This film is almost immediately bad, as things are set up in a way that makes it difficult to care about any of the characters. First, it’s difficult to understand why Mary feels so much guilt about this particular murder of Danny’s father. Surely she’s killed other men in their 30s before, and statistically at least some of them had children? It’s also an odd choice for Mary to intervene only after Danny has experience a head trauma; his life in the entire year leading up to this wasn’t exactly a cake walk. Throughout the film, it seems like Mary has a special connection to Danny, i.e. is secretly his mother(?!?!?!), but this is never a revelation that happens. There needs to be some reason Mary feels connected to Danny–but there never really is, so their relationship, which should be the driving force here, falls miserably flat.

The relationships between the other characters are also incredibly underdeveloped. One: since Benny has been like a father to Mary, you’d think these two characters would know each other better. However, they don’t seem to know each other at all, and have to seriously spell out their exact thoughts and feelings to each other in awfully written dialogue. The same is true for Mary’s relationship with Tom, which used to be romantic, yet now she describes as brotherly? Gross gross gross.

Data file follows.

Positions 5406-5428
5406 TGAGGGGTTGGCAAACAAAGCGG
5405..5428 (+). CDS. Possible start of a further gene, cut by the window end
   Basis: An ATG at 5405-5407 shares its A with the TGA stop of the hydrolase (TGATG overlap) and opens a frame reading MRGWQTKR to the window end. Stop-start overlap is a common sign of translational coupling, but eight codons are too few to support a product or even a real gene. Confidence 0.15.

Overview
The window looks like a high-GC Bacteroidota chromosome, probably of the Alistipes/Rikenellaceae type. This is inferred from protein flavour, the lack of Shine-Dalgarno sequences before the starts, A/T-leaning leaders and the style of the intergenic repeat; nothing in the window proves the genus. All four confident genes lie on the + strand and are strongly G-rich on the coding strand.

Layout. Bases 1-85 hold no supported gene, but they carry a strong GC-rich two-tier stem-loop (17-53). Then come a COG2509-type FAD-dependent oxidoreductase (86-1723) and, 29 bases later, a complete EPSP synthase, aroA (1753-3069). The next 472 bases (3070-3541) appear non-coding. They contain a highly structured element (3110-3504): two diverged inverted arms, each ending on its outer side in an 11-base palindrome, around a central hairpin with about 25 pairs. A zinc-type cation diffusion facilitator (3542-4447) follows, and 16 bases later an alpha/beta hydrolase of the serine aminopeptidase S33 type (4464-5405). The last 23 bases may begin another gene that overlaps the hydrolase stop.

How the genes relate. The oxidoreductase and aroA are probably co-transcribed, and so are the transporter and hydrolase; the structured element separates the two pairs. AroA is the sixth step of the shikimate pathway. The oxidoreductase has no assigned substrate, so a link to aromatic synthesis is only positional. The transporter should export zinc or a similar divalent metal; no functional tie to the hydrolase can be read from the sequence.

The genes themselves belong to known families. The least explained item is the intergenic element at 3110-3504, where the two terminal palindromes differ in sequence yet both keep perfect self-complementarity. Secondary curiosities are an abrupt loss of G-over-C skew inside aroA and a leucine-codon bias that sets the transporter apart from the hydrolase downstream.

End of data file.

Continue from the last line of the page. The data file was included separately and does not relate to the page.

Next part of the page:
The motivations are also super stupid for all of the characters, and Mary’s eagerness to leave the mob life behind seems to come out of nowhere. We’re given no sense of what’s going on in her brain throughout the film, so her decisions almost never make sense.

On the bright side, we do get a rather nice ass-kicking scene set to Tina Turner’s “Proud Mary.” But it takes us a really long time to get there, and it ends up being too little too late.

Would my blog wife spare this film or unhesitatingly pull the trigger? Read her review here to find out!

Collaborative Blogging, Film Reviews

Coffy, or: Cream & Sugar

I can’t believe this free blogging month is nearly over–though, of course, October is truly the most wonderful time of the year on the Blog Collab. The challenge this year will be out-doing a film featuring Pam Grier with a shotgun; honestly, should we just call it a day and try again in 2020?

The Film:


The Premise:

A woman seeks revenge against the drug ring responsible for her sister’s heroin addiction.

The Ramble:

If you can’t handle a ‘70s vibe, get out of this kitchen, as this is possibly the most ’70s film you will watch.

Outside of an extremely retro nightclub, a junkie waits for the big time drug dealer inside.  She will do anything to get a hit—a rather more appealing prospect to the dealer when it turns out the junkie is Coffy, played by Pam Grier.